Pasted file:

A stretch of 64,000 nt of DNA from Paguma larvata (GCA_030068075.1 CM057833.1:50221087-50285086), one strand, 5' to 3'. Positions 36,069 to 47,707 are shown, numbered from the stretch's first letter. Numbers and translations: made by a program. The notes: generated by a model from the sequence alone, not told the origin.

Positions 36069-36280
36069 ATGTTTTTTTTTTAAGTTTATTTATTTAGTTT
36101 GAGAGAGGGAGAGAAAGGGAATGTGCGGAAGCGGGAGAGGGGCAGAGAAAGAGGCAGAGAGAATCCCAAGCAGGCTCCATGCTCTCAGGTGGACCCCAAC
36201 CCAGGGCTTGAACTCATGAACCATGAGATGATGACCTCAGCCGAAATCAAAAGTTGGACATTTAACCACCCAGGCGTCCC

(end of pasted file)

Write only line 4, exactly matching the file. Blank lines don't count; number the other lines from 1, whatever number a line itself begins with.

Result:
36101 GAGAGAGGGAGAGAAAGGGAATGTGCGGAAGCGGGAGAGGGGCAGAGAAAGAGGCAGAGAGAATCCCAAGCAGGCTCCATGCTCTCAGGTGGACCCCAAC